A Commentary by John Stott

Galatians 4:12-20.  Conclusion.

‘It is one of the high excellences of the Epistles of Paul,’ wrote John Brown, ‘that they embody a perfect directory for the Christian minister.’ In particular we may learn from this paragraph the reciprocal relationship which should exist between the people and their pastor, between the minister and the congregation. Of course the Christian pastor is not an apostle of Jesus Christ. He has neither the authorization nor the inspiration of an apostle. He may not lay down the law like an apostle. Nor should the congregation defer to him as if he were an apostle.

Nevertheless, the Christian minister is called to teach the people the apostolic faith of the New Testament. And if the minister is true to this commission, the people’s attitude to him will reflect their attitude to the apostles of Christ, and so to Christ Jesus Himself.

a) The people’s attitude to the pastor.

How is the congregation’s attitude to their minister to be determined? To begin with, it is not to be determined by his personal appearance. He may be ugly, as tradition tells us the apostle Paul was, or good-looking. He may be physically fit, or he may be sickly like Paul when he visited Galatia. He may have a pleasing personality, or be quite unprepossessing. He may have outstanding gifts, or be just a faithful man with no unusual brilliance. But the people should not be swayed in their attitude to him by his outward appearance. They should neither flatter him because they find him attractive, nor despise and reject him because he is not. The Galatians resisted the temptation to let their attitude to Paul be influenced by his personal appearance. So should congregations today.

Next the people’s attitude to the minister should not be determined by their private theological whims. Paul became an ‘enemy’  to the Galatians simply because they did not like the home truths he was teaching. A congregation should beware of assessing their minister according to their own subjective doctrinal fancies.

Instead, a congregations attitude to their minister should be determined by his loyalty to the apostolic message. We have already seen that no minister, however exalted his rank in the visible church, is an apostle of Jesus Christ. Nevertheless, if he is faithful in teaching what the apostles taught, a godly congregation will humbly receive his message and submit to it. They will neither resent nor reject it. Rather, they will welcome it, even with the deference which they would give to an angel of God, to Christ Jesus himself, because they recognize that the minister’s message is not the minister’s message, but the message of Jesus Christ.

In the church today, there is far too little deference to the apostolic word. Frequently, what interests the contemporary congregation  most is the preacher’s technique, mannerisms, or voice, how long he preaches for, or whether they can hear him, understand him and agree with him. And often when the sermon is over, they love to criticize it and pull it to pieces.

Certainly, people have cause for criticism if the preacher is unfaithful to his commission, if he makes no attempt to preach biblically, or if he is not himself subject to the apostolic word. But when the minister expounds Scripture, the Word of God, the proper reaction of the congregation should be to receive the message, rather than criticize it – not on the authority of the minister, but on the authority of Christ whose message it is. Most Christian congregations today could be more alert, more humble and more hungry in listening to the exposition of God’s Word.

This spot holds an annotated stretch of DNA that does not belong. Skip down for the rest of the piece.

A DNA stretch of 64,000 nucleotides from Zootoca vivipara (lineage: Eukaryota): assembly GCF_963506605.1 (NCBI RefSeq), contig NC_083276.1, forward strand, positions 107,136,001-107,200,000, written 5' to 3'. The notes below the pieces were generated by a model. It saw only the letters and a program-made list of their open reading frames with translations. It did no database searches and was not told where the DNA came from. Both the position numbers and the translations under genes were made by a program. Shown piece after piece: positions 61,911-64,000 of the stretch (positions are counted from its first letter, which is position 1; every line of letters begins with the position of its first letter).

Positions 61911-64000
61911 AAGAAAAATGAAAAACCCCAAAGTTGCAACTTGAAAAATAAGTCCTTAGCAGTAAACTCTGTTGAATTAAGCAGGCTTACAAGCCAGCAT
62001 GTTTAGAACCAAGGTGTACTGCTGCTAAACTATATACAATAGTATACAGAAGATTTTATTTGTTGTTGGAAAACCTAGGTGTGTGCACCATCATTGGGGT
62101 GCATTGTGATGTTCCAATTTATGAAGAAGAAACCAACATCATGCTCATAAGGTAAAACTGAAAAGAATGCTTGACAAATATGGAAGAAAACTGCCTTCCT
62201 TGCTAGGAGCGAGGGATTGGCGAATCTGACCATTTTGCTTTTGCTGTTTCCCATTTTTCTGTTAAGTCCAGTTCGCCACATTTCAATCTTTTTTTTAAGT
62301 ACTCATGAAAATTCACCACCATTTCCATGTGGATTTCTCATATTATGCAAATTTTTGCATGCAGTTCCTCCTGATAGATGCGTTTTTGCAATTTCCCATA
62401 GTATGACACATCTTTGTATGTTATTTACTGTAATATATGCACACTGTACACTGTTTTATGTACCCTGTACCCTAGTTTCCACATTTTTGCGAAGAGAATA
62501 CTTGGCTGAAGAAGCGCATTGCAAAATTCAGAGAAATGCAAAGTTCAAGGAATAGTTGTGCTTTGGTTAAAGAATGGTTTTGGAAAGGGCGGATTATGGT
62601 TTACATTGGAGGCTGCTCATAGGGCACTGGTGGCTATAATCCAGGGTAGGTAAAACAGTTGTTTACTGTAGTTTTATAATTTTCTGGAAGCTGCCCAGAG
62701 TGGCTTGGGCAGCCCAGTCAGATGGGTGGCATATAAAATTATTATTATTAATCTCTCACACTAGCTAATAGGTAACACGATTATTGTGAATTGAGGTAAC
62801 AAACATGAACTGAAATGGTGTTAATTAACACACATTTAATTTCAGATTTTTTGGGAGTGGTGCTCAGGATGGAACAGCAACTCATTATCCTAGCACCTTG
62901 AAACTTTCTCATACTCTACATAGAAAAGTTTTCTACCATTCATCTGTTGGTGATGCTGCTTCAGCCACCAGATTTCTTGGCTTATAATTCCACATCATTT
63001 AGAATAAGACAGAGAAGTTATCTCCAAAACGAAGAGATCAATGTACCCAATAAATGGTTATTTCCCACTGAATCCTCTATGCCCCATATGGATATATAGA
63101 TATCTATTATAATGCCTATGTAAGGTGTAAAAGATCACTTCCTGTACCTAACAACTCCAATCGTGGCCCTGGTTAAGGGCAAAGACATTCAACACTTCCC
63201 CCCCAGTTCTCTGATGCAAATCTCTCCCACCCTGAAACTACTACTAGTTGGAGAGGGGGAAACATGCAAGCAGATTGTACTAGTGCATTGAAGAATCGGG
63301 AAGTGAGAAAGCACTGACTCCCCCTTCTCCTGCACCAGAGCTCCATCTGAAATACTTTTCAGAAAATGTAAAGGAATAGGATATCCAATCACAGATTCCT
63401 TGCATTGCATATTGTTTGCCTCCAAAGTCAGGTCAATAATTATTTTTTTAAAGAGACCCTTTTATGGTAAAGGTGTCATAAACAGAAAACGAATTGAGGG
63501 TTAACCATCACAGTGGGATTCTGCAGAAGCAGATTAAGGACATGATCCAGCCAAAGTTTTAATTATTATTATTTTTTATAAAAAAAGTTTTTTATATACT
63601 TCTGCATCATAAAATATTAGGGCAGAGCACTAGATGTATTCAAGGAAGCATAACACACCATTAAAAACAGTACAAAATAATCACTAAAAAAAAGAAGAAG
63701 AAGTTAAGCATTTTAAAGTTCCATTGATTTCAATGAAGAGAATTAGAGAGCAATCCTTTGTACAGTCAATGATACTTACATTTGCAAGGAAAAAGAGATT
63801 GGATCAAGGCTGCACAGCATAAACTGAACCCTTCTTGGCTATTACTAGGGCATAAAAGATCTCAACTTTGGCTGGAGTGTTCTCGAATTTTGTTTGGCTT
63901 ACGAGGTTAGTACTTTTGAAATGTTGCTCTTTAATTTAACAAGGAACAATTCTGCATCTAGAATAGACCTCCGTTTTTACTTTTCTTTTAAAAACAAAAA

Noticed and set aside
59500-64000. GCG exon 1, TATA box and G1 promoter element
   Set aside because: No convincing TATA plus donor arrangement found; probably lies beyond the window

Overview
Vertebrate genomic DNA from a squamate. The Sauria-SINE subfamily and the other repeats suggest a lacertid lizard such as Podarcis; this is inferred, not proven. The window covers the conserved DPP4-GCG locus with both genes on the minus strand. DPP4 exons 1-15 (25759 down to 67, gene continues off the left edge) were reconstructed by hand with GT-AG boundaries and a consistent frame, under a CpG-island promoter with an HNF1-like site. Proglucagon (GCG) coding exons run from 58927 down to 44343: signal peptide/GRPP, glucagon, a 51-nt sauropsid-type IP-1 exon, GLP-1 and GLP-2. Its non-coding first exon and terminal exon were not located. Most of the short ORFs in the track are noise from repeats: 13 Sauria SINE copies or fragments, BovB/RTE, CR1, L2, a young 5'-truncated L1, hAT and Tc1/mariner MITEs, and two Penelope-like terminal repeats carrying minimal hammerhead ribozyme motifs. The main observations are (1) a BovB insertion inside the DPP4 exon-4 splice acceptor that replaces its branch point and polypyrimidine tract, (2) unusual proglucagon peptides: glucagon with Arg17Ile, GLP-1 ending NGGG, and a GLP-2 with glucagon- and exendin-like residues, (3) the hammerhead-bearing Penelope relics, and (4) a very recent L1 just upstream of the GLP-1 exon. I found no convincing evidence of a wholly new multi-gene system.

b). The pastor’s attitude to the people.

Calvin wrote: ‘If ministers wish to do any good, let them labour to form Christ, not to form themselves, in their hearers.’ The Christian minister should resemble Paul, not the Judaizers. He should be preoccupied with the people’s spiritual progress and care nothing for his own prestige. He should not exploit them for his advantage; he should seek to serve them for theirs. He should not use them for his own pleasure, but be willing on their behalf to endure pain. He longs for Christ to be formed in the people; and to this end he is ready to agonize, even to travail in birth. As John Brown comments, ‘when such pastors abound, the church must flourish’.

Notice finally, the references to Christ in verses 14 and 19. Verse 14: *You…received me…as Christ Jesus*. Verse 19: *I am again in travail until Christ be formed in you!* What should matter to the people is not the pastor’s appearance, but whether *Christ* is speaking through him. And what should matter to the pastor is not the people’s favour, but whether *Christ* is formed in them. The church needs people who, in listening to their pastor, listen for the message of Christ, and pastors who, in labouring among the people, look for the image of Christ. Only when pastor and people thus keep their eyes on Christ will their mutual relations keep healthy, profitable and pleasing to almighty God.

Tomorrow: Galatians 4:21-31. Isaac and Ishmael.
The John Stott Bible Study is taken from The Message of Galatians: Calling Christian Leaders. The Bible Speaks Today John Stott. Used by permission of Inter-Varsity Press UK, Nottingham. All rights reserved.